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BWW Review: SHOE LADY, BBC Radio 4

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BWW Review: SHOE LADY, BBC Radio 4BWW Review: CORIOLANUS, National Theatre At Home

When EV Crowe wrote Shoe Lady for the Royal Court, little did she know that a pandemic would force Vicky Featherstone's production to close early. It's also probable that she didn't predict a mid-run meltdown would transform so seamlessly into a brilliantly dystopian, Alice in Wonderland-esque radio drama.

Katherine Parkinson's superbly realised Viv loses a shoe mid-commute, and from that moment on, she spirals from nightmare to nightmare amidst a rapidly moving world that doesn't stop or allow her to catch her breath.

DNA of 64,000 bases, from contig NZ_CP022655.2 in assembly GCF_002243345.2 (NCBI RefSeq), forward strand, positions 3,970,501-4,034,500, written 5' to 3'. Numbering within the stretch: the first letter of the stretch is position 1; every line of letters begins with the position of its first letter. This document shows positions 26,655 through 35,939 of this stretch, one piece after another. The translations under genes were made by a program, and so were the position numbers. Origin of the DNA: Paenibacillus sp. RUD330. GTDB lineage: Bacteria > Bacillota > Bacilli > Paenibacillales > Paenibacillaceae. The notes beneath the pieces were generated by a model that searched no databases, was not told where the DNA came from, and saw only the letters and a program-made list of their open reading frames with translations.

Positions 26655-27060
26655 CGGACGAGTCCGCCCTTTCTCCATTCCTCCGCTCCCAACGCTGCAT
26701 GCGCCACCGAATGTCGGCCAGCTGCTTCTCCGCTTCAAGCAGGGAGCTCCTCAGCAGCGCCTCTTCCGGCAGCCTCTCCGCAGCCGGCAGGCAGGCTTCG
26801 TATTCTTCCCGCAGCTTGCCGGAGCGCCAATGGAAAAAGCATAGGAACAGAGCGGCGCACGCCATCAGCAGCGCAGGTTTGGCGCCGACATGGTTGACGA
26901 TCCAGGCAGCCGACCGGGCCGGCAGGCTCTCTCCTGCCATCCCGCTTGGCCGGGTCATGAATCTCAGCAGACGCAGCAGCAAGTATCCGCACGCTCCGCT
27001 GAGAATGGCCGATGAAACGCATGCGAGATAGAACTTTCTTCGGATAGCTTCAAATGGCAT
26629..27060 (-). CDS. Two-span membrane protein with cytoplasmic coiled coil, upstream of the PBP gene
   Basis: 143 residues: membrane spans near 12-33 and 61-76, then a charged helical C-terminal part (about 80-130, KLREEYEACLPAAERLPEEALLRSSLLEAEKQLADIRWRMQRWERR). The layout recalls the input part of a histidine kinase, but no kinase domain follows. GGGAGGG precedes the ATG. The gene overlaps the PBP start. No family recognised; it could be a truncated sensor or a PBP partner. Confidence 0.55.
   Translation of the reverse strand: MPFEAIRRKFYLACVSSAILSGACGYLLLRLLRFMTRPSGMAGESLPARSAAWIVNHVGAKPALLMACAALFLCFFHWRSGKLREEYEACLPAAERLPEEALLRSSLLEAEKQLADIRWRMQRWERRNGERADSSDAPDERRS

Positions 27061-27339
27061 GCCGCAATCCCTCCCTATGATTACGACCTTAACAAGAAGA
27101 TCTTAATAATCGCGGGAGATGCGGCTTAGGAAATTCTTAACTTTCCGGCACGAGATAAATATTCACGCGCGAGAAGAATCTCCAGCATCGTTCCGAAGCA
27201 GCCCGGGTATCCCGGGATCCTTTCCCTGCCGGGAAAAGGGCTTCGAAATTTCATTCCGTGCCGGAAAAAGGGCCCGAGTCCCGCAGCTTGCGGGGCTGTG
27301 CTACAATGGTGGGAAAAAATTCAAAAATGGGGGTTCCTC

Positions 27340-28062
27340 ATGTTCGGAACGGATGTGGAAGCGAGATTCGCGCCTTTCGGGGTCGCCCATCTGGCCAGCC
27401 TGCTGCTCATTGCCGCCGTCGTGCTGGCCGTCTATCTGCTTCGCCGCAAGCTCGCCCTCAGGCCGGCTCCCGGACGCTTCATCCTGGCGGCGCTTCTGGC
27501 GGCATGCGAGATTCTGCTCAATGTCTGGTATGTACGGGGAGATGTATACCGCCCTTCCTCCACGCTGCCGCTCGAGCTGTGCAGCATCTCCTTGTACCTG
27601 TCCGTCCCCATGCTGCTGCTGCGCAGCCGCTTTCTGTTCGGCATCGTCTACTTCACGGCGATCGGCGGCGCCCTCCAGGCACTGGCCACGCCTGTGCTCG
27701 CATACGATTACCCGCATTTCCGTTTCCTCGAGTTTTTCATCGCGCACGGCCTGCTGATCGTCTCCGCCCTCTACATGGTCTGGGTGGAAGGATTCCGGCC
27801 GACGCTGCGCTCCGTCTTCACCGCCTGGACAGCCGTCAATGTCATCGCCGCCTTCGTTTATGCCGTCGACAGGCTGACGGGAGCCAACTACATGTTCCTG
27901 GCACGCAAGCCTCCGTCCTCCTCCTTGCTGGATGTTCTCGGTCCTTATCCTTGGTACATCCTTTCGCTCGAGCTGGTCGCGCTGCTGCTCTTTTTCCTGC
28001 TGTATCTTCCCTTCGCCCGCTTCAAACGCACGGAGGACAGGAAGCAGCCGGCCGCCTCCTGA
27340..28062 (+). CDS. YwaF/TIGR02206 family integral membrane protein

There are many layers to Crowe's depiction of middle-class life and the merry-go-round that simply won't let you off to take stock. There are issues of contemporary parenthood, capitalism and privilege at play that is enveloped by Viv's fight-or-flight mode being triggered by the loss of the shoe.

With the knowledge that Chloe Lamford's set for Shoe Lady still sits in front of an empty Royal Court auditorium, there is something both bittersweet and inspiring about listening to the audio version. Whilst hundreds miss out on the liveness of Viv's horrible day, many, many more have the opportunity to experience jumping down her newly reimagined rabbit hole.

With Crowe's dynamite-fuelled prose and Parkinson's often absurdly driven Viv, this addition to Radio 4's Lockdown Theatre Festival makes for electrifying listening and a terrifyingly relevant assessment of what happens just before the pause you so desire actually happens.

Shoe Lady continues on BBC Radio 4 as part of the Lockdown Theatre Festival until 12 July on BBC iPlayer

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From This Author Shane Morgan